* * *

A number of years ago, I used to get comments on my annual reviews at work that I was "prickly." I've never completely figured this out. I'm aware of one co-worker who is utterly terrified of me. Nonsense. I'm a big teddy bear. (Who, granted, wears black, rides a motorcycle, and shaves once a week whether he needs it or not. Perhaps her mother warned her about such guys.) But it's not the first time I've gotten comments like that. One friend in high school used to tell me that all I had to do was walk into the room to weird people out. How can I be friends with you if I'm somehow broadcasting from across the room that I won't? It'd be nice to know what the heck I'm doing, so that I can stop doing it.

I count myself amazed and fortunate for the friends I do have. They're amazing people. all of them. It still leaves me wondering, though.

How do you become friends with someone?

Sunday, December 13, 2009

Risanna! (by Deborah)

We didn't send out lots of pictures of Risanna like we did with the other kids. So here is a post just for you — Risanna pictures!

What a smiley playful girl! She loves to play with Mommy.

Another picture from June- sleeping despite the heat, or maybe because of it.

Teaching the girls to bang nails at the fourth of July. (Aiden got to bang nails too, but he and Andy were much faster at making their project then the girls.)

And here she is again, our happy girl. She loves to play with toys!

Another cute picture.

Risanna made it to the top of the mountain along with me. This was fairly near the top- I recognize the wrap style I was using.

A historic moment in the life of Risanna. Not that she'll remember it.

Risanna and our saintly cat. Having a Daddy nearby helps. Look how excited she is!

No, don't worry, it's only plastic corn. She's practicing for when she's old enough to actually try it.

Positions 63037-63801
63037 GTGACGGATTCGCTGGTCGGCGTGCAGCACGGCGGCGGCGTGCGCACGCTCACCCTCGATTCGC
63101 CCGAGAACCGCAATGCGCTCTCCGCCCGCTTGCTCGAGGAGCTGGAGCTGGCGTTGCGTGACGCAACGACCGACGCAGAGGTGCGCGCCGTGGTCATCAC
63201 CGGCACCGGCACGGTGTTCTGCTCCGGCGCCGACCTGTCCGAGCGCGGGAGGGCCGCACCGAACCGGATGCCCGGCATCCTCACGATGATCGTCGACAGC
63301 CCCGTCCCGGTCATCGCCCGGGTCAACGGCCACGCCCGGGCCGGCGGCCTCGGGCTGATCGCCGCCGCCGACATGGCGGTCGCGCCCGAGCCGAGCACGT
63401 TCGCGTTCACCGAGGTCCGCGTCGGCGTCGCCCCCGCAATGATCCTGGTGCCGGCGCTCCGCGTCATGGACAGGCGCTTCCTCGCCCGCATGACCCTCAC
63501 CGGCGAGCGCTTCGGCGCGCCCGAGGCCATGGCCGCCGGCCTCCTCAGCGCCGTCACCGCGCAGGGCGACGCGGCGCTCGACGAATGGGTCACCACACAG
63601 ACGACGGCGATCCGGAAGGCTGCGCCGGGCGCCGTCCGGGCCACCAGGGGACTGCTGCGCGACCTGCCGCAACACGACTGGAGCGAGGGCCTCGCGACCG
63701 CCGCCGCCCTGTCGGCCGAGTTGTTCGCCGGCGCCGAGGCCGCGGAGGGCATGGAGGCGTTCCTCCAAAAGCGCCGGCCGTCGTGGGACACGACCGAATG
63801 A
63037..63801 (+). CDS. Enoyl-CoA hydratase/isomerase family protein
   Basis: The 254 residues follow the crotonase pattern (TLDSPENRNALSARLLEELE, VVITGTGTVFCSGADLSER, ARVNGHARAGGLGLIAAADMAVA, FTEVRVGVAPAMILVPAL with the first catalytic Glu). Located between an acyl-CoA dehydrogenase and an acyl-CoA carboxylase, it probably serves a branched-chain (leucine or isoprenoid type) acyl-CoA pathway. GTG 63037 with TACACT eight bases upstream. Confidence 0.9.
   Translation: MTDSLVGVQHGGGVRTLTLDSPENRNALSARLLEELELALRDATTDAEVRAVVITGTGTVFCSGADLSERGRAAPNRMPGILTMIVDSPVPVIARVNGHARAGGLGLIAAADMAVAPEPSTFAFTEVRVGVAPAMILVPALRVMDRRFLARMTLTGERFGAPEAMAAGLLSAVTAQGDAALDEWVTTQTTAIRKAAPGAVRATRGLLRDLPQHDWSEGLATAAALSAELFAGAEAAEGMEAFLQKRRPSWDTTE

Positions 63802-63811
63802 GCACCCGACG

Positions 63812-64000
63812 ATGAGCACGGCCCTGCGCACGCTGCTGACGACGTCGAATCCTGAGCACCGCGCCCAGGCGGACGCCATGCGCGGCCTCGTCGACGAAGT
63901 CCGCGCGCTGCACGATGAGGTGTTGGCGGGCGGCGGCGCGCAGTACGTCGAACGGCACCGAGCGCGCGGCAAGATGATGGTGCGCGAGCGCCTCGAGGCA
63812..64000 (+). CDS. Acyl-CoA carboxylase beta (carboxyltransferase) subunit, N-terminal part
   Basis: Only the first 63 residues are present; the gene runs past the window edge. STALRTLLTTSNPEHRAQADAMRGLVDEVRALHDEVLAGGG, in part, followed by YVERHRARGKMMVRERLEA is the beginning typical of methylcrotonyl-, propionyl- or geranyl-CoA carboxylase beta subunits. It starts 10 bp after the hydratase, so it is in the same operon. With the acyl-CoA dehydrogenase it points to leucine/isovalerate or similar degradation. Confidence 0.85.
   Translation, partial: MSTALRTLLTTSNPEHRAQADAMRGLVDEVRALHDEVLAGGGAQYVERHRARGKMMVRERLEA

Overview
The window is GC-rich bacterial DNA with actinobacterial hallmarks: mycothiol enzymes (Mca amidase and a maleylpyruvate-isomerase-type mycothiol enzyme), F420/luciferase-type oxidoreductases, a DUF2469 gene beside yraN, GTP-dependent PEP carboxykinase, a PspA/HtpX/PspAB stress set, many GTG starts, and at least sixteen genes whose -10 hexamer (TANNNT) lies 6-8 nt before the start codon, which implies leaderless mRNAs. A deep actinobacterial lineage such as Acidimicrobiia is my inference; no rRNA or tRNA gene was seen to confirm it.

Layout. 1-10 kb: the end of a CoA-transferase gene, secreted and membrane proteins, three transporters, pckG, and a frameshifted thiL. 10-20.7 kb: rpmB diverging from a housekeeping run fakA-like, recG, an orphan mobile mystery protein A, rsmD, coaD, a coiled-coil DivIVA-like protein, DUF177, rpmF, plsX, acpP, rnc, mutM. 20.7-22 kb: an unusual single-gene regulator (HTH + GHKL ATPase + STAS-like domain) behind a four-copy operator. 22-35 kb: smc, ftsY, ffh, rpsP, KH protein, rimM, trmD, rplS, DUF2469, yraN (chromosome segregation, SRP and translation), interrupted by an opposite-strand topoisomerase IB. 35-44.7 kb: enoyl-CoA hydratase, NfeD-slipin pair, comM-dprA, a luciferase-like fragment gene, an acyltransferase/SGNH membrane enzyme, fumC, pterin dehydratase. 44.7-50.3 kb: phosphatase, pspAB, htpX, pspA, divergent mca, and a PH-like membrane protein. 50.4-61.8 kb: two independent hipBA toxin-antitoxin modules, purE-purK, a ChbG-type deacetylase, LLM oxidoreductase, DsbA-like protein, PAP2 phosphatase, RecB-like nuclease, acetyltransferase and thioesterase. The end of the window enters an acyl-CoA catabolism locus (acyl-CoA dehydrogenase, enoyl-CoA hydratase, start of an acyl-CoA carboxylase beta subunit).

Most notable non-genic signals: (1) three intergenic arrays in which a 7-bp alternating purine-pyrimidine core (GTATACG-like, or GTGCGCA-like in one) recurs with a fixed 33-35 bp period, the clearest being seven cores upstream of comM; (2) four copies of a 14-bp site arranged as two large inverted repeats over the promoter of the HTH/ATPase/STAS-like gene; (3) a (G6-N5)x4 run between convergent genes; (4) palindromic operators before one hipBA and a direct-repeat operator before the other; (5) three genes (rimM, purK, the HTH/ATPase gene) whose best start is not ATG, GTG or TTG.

Risanna tries to find out why her sister is so enthralled with duckies.

Risanna helps fold the laundry.

Risanna is one! She doesn't really know what to do with her presents. We eventually show her how to open them.

And don't forget the birthday cake. It was her first time to eat cake. She caught on right away.

Playing with her brother.

She LOVES "touchy-feely" books. She tries to feel the pages of every book to see if it feels any different.

Hopefully that covers the Risanna picture deficit!

Saturday, December 12, 2009

The Long Way Home (AKA Vacation, Part 7)

Editor's note: Yeah, we realize this is almost four months after the fact. It's still a story that deserves telling.

It was our third day driving home. The first day had been spent driving like mad through some of the country's best roads and scenery in order to get to Howe Caverns before the last tour of the day. We din't make it; near the end, we decided to spend the night there, and go on the first tour in the morning. (Too bad we hadn't decided to do that to begin with — it would have taken a lot of stress out of the driving.) The second day, after a tour of the caverns and a boat ride on an underground lake, we made it to our hotel in the middle of Pennsylvania.

Not the sort of weather you look forward to for a long, long ride.

The third day started out wet and gray. After wearing out the kids a bit in the hotel pool, we loaded up and headed out. I wore my rainsuit right out of the hotel — I knew it was wet, and was just going to get wetter.

It rained. Hard. For hours. Aside from the direct rain, there was the great clouds of water kicked up by every other vehicle on the road. I avoided the trucks as much as I could, but that's not easy on an interstate.

Somewhere around the third hour, I stopped to call Deborah and arrange to meet for lunch. For the fun of it, I even updated my Facebook status. My gloves made little squishy noises while I was texting.

Is making the long soggy slog home. 100 miles in the rain and counting.
3:19 PM Jul 29th from txt

The bike stuttered and stumbled the whole time I was stopped. The engine thumped slower and slower, and finally died before I was done. (I'm not a speedy texter.) I fired it back up and kept going, but the exhaust smelled rich with unburned gas. Something wasn't right — the usual snap and acceleration was gone. I could get up to highway speeds, but just barely. As long as I kept moving, I was OK, but by the time I got to the town where we'd arranged to meet, I had to restart the bike every time I came to a stop.

I stood there in the pouring rain, puzzling this over while I waited for the others to catch up. Nothing was visibly wrong...